#1. The Power House: This term is nothing new for our students; whispers about the infamous ‘Power House’ tag can be heard amongst our reformer pilates classes. The Power House is the center of your body; the area between your bottom ribs and the top of the pubic bone - this includes abdominals, pelvic floor, lower back muscles and the muscles surrounding the hip joint. For many, this area is thought to be the energetic center of the body.
#2. Lateral breathing: Directing the breath into the sides and back of the ribcage; lateral breathing allows one to take a deep breath while the abdominal muscles stay contracted. Lateral breathing is such an important principle no wonder it made our top ten Pilates terms.
#3. Neutral pelvis: The pubic bone and hip bones are in the same plane; this means that there is no forward rotation of the pelvis during the hyper-extension of the spine. Neutral pelvis and neutral spine are essential reference points for Pilates exercises - if you are in neutral spine, you are in neutral pelvis. However, many flex-forward exercises utilise a neutral posture while the rest of the spine is flexed.
#4. Popping the ribs: This calls for the slanting and spreading the ribs; pop the ribs in order to weaken the torso and over-arch the back, as if you’re in military posture.
#5. Scapula: These are the flat, triangular, wing-like bones that sit on each side of the upper back; this is part of the shoulder girdle.
#6. Scooping the abs: A fairly literal imagine in Pilates where it is desired to lengthen and deepen the abdominals in towards the spine - a feeling of hollowness in the abdominal area is ideal. AKA: “deepen the abs, belly button to spine”.
#7. Sit bones: These are the bones protruding that you feel under you when you sit up straight on a firm surface; they are part of the pelvic girdle and medically known as the Ischial Tuberosity - more commonly known as sore bum bones!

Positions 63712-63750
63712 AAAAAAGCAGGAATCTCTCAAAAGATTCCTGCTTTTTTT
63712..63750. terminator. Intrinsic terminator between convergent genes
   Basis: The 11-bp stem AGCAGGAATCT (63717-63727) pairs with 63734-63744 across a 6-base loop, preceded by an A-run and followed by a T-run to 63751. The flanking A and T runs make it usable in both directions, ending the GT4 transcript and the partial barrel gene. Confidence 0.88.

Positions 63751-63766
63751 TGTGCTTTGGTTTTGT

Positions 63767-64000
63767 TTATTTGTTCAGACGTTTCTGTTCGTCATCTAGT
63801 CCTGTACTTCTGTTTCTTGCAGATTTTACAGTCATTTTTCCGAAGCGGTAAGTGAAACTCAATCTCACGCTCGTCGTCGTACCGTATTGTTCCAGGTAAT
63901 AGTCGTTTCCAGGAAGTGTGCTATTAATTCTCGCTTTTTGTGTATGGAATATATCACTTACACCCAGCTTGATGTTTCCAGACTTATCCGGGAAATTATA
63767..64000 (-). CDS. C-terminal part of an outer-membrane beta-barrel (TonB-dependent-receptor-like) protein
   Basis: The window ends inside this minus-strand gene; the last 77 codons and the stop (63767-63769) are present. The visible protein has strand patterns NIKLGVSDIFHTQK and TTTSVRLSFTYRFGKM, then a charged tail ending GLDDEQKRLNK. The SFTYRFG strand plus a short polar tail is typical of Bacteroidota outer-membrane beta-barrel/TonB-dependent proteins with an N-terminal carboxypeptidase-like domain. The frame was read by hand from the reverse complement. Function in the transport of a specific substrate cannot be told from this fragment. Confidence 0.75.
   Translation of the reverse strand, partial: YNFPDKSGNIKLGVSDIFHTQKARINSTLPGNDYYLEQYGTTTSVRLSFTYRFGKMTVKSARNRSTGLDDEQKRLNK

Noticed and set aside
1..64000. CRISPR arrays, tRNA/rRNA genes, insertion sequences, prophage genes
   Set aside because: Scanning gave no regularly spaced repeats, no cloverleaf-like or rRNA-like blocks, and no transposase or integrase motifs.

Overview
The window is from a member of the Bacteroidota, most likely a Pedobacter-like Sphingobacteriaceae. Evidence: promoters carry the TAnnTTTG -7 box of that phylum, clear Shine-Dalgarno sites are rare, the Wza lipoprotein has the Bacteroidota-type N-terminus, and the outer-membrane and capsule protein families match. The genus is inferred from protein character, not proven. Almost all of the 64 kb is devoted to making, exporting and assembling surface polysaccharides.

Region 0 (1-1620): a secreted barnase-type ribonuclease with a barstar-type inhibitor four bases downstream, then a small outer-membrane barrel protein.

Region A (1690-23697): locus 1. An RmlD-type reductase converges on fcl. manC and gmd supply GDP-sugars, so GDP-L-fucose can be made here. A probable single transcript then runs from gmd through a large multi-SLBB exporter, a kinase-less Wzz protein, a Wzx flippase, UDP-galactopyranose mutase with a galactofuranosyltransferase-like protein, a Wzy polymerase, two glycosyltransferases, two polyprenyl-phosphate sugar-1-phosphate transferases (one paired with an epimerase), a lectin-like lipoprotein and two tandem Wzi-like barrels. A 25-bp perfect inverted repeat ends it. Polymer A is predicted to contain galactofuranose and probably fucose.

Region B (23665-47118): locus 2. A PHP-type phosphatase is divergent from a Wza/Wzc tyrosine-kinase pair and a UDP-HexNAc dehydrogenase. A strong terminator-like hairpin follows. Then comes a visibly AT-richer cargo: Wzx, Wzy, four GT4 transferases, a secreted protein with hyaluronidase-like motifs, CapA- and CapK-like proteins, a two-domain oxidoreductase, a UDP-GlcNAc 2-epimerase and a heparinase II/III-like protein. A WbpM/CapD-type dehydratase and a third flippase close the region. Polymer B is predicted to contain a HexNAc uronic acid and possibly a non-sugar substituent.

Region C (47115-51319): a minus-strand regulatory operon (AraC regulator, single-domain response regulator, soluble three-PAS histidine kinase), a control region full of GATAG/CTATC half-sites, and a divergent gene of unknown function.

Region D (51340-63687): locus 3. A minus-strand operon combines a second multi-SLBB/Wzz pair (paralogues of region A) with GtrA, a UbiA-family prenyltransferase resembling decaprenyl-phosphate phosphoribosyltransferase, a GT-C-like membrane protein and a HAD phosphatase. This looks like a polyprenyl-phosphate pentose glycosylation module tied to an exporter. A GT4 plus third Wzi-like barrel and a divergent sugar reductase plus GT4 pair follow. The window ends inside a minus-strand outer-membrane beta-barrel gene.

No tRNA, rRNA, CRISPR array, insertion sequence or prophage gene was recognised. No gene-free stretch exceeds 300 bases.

#8. Tabletop legs: The knees are bent so that the thighs are perpendicular to the floor and the shins are parallel to the floor; this is also a term used daily so no wonder it made our top ten Pilates terms.
#9. Mind-body connection: The state of focusing the mind on the body’s movements; Pilates, to some extent, represents a synthesis of Western and Eastern approaches to fitness - one is dynamic, stressing motion, strength and muscle tone while the other focuses on static stretching, rest and contemplation. An increased mind-body connection will allow clean, centered movement free from strain, while the physical exercises can relieve mental fatigue. In essence, the mind and body should not be conflicting, but should work in concert.
#10. Chin tucked: Tucking the chin elongates the muscles in the back of the neck and can provide a good stretch for those who have a "forward head." However, avoid the tucked chin position when performing any exercise that calls for rolling your upper body up off the floor.
So now with your top ten Pilates terms updated feel free to join our Tempo Pilates reformer classes in East London (E8) or Central London (WC2) via our booking site.